We should learn from the life our President. He put his natural talent to work for him, so why aren’t we putting our natural resources, including our intelligent and capable people to work for the prosperity of our nation? The life of our President teaches us that if you do the right things, success will come to you. If the President had done shady things and cut corners during his football career, he would have never reached the pinnacle of the game.
We do not think that Liberians can own big businesses such as supermarkets, manufacturing plants and others, so others enjoy the cream of our land while we are left with the crust.
Right thinking comes with right words; words we use to refer to our population.
I am just thinking, why instead of “Poverty Reduction Strategy,” as was in the previous administration, we replace it with “Wealth Creation Strategy” in this administration. How will that help people think differently? instead of “Pro Poor,” we have a “Pro Wealth” — a government agenda that seeks to create wealth among its citizens.
Now with the “pro poor agenda,” we see around our nation today, everything is “pro poor.”
These days people can be heard saying, “I am in my pro poor corner. Eating my pro poor food,” etc. We even now have songs promoting the idea of pro-poor.
Whether, it’s “Poverty Reduction Strategy” or “Pro Poor Agenda,” how are these catchy phrases helping Liberians think of our population? If we had a “Pro-Wealth Agenda,” what would people think and say; ‘I am in my pro wealth corner?’ or ‘Eating my pro wealth food or pro wealth song?’ If “pro wealth” was what people heard and said every day, it will certainly ignite different thinking among our people.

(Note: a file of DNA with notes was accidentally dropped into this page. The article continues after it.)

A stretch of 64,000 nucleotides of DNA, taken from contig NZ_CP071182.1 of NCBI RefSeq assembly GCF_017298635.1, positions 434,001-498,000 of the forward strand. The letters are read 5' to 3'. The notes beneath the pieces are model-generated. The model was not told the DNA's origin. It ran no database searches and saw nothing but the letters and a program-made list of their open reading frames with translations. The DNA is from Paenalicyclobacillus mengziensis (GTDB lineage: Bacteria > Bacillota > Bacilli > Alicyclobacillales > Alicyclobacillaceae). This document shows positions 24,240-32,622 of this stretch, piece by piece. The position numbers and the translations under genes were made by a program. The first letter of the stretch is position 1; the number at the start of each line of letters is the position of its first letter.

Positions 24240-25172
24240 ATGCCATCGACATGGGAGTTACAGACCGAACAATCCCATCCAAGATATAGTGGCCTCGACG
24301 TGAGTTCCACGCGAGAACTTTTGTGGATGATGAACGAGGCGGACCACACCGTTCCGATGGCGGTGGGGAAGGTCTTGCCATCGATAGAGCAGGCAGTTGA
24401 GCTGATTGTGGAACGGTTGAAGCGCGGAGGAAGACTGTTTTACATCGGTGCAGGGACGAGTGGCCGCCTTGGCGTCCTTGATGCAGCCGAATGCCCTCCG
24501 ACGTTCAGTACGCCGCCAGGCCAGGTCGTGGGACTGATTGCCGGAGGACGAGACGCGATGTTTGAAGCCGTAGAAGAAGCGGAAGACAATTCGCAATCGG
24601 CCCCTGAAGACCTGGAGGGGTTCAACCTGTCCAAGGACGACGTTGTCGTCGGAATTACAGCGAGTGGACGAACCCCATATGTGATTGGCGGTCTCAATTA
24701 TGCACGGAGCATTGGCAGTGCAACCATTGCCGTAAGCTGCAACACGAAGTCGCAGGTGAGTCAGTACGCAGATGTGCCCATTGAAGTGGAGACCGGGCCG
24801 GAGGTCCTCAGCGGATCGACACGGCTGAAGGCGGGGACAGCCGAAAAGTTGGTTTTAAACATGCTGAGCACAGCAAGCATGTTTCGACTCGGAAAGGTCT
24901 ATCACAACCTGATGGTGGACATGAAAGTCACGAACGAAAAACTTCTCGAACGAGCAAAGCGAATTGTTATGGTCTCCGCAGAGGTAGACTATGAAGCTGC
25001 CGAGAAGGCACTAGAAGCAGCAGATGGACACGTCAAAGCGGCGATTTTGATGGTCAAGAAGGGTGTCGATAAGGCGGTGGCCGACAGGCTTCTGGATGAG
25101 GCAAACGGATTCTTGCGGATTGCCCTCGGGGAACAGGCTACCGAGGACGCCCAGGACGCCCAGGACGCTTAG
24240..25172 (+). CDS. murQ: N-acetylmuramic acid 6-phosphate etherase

Poverty begins in the mind. As a nation, let’s feed our people positive thoughts and positive words, from government agendas to the way we treat one another at our businesses and offices. Helping people to think and act for themselves is the best way to empower people to better living.
In addition to being an ordained minister, Rev. Gee works in strengthening healthcare systems, and building career pathways and work force solutions in Liberia. Currently, Executive Director at Liberia Career Pathways, Rev. Gee, was founding President/CEO of Chicago Global Health Alliance also served as Executive Director for the Chicago Diabetes Project at the University of Illinois at Chicago- School of Medicine, Division of Cell Transplantation. In his previous role as President/CEO of Chicago Global Health Alliance, Gee lead the effort to develop a global team of doctors, surgeons, nurses, and clinical psychologists to make lasting social impact in underserved communities in Chicago and the developing world.
The Rev. Gee served as a pastor at Chatham Fields Lutheran Church in Chicago, for about 14 years, where he strived to balance his pastoral heart and entrepreneurial/philanthropic spirit. Gee holds a Master of Divinity degree from Concordia Seminary– St. Louis, MO., a Master of Science degree in Nonprofit and Social Enterprise Management from the Spertus Institute of Jewish Learning and Leadership in Chicago, and a Master of Science degree in Global Health from Northwestern University in Chicago. He has also done additional graduate work at the University of Chicago. An avid runner, Kenety has run a total of 10 marathons, in Chicago and New York. Last year Rev. Gee, climbed Mount Kilimanjaro in Tanzania, making him one of very few Liberians to climb the third highest elevation in the world. Gee speaks four languages including fluent conversational French.